In May, 1937, the defendants persuaded Mrs. Ryan to live with them in their home at Los Angeles by promising her they would take care of her and her affairs during her lifetime. About a month after she became a resident in their home, they selected an attorney who conferred with her and persuaded her to revoke the declaration of trust with the Los Angeles bank. About that time she was induced to and did make a bad investment in a certain beer garden enterprise. She also withdrew funds and paid numerous bills in behalf of Mr. and Mrs. Penzner aggregating the sum of about $34,000. Some time in 1935 or 1936, the defendants visited Mrs. Ryan at the Las Encinas Sanitarium where she was then a patient, and induced her to sign a note payable to them in the sum of $7,500, which they claimed was to be used for financing an investment. The note was not returned to the maker. Mrs. Ryan was sent for treatment to sanitariums on several occasions. Her daughter, Barbara Penzner, once filed a petition to have her mother declared incompetent. While Mrs. Ryan lived with the defendants she was often under the influence of liquor. The respondent testified [44 Cal. App. 2d 877] that her mother told her the defendants "kept her drunk most of the time" and that they locked her in the bathroom. At the time the declaration of trust was revoked by Mrs. Ryan and when her property was turned over to her by the bank, she was accompanied by Mr. Penzner. Subsequently she was persuaded to transfer all of her property, including nearly $40,000 worth of stocks and bonds to the defendants. She was suffering from several ailments together with chronic alcoholism. She rapidly became infirm and mentally and physically weak. A few days before her death she was taken by the defendants to Mrs. Woodall's Rest Home for care and treatment. Doctor Charles W. Thompson, the Medical Director of the Las Encinas Sanitarium, who visited her, testified that "she was very greatly confused, and she appeared greatly demented". She died August 6, 1937.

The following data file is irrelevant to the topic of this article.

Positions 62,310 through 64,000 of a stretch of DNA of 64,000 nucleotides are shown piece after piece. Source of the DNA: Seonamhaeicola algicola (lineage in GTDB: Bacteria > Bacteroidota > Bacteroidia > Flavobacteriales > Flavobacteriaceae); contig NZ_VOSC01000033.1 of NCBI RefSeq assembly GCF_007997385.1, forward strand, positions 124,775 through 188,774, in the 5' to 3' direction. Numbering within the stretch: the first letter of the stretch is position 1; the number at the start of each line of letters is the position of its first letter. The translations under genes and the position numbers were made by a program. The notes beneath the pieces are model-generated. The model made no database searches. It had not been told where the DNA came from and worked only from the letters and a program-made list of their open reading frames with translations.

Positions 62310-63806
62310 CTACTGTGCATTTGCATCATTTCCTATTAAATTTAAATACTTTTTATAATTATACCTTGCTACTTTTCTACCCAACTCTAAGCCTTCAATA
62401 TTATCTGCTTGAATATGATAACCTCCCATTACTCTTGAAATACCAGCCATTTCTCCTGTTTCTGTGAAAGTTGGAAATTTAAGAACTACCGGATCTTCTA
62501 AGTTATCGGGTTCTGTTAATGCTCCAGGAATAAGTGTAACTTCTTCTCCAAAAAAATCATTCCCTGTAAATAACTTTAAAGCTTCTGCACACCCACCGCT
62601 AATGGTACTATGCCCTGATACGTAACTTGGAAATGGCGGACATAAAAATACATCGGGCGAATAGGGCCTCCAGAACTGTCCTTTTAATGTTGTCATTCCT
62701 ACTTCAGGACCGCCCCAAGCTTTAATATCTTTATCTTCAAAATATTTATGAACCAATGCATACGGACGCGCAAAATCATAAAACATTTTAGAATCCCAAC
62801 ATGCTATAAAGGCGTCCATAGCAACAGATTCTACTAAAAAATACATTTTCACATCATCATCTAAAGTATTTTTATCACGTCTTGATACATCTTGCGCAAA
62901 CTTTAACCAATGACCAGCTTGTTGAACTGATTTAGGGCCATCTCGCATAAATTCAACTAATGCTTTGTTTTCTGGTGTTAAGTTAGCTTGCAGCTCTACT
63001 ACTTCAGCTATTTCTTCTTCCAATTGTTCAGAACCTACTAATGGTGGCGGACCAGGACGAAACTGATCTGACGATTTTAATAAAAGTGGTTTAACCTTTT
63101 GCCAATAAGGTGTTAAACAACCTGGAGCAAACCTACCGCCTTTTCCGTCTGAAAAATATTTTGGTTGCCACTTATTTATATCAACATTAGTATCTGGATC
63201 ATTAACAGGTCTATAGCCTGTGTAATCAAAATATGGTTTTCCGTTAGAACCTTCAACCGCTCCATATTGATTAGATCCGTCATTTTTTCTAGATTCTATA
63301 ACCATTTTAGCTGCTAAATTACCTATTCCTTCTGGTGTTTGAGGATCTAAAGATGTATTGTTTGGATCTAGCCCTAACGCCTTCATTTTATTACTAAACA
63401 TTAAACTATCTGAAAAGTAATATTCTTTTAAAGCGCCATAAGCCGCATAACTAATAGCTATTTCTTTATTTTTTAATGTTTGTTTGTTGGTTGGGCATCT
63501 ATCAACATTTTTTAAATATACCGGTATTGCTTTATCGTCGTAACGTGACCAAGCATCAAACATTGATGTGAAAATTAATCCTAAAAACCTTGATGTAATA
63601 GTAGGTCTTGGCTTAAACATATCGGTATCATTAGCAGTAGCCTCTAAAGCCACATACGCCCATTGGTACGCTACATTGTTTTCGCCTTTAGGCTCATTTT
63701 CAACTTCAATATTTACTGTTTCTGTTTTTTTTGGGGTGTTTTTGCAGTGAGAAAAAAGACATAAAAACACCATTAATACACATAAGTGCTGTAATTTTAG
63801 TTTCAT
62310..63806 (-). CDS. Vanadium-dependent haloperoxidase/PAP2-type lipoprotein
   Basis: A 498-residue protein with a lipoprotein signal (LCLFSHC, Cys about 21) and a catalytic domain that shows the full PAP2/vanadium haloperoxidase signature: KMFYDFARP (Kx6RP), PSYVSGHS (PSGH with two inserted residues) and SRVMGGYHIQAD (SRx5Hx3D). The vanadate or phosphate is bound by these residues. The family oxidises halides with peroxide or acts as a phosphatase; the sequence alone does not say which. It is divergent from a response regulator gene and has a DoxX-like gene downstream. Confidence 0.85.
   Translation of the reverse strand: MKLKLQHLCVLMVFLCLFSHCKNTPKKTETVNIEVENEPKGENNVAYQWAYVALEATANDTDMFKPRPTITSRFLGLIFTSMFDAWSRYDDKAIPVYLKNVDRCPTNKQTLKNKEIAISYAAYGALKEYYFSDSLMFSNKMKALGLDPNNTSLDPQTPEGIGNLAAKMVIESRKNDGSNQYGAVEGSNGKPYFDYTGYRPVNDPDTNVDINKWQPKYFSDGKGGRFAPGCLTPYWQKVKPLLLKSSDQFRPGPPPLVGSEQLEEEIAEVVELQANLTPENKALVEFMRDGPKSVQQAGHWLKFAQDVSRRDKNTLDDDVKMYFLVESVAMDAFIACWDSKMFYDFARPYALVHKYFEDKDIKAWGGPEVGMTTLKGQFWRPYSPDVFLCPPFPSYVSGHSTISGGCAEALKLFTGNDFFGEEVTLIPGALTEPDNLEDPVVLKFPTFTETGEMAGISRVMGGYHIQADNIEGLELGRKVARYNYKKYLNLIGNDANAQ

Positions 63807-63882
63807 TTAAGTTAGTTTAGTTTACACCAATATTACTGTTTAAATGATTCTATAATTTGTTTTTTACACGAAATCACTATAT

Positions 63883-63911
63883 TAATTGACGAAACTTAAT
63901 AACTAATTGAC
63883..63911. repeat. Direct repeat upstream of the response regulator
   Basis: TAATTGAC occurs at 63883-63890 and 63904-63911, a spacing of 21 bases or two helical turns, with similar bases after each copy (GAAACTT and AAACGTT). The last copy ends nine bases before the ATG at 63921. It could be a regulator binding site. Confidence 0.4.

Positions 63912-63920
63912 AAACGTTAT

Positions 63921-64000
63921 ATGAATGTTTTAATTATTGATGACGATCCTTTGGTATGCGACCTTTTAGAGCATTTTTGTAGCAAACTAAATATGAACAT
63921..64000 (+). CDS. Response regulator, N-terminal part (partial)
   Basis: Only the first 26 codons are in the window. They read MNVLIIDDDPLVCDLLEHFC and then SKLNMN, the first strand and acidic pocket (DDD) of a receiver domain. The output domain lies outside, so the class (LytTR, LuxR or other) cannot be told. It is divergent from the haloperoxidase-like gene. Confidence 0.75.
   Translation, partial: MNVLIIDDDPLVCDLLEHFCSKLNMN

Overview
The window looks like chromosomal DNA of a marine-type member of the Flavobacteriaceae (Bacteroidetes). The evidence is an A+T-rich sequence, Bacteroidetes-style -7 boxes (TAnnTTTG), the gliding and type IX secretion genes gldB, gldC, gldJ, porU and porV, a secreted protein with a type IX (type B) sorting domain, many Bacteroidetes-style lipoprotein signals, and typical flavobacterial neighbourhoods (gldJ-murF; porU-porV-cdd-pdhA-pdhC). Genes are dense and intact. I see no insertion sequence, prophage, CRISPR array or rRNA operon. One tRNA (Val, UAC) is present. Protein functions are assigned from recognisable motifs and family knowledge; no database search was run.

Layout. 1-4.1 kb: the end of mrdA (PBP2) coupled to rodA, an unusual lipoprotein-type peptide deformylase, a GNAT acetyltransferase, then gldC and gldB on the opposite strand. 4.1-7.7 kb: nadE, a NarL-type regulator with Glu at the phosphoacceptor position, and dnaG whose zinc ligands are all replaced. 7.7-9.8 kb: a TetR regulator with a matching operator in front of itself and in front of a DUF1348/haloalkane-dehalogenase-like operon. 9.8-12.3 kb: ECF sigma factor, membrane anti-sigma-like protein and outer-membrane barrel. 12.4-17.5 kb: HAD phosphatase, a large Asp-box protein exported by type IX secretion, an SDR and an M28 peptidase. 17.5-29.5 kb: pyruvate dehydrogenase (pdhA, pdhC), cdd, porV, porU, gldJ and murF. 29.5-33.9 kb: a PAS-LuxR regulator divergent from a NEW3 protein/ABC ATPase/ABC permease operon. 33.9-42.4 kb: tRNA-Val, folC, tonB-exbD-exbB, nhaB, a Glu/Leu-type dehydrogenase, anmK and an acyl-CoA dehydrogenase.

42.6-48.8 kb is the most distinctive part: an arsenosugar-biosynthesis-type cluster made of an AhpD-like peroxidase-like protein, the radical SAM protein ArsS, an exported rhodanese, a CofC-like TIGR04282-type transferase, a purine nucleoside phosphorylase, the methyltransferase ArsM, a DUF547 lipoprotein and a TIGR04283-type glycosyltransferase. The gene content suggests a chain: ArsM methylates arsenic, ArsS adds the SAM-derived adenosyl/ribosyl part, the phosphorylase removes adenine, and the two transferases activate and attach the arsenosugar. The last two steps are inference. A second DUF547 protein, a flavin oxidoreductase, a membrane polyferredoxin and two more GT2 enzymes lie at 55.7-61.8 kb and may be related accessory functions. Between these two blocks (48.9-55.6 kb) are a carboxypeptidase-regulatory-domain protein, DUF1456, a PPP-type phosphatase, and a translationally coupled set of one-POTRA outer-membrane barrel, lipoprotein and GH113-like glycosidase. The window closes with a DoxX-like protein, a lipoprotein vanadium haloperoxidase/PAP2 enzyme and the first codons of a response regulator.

Upon petition therefor, Lucile Hatch was duly appointed special administratrix of the estate of her mother, Irma Clark Ryan. This suit to cancel the transfers of property and to recover the property or the reasonable market value thereof was commenced September 10, 1937. It is in the nature of an equitable action to rescind a trust on the ground of fraud.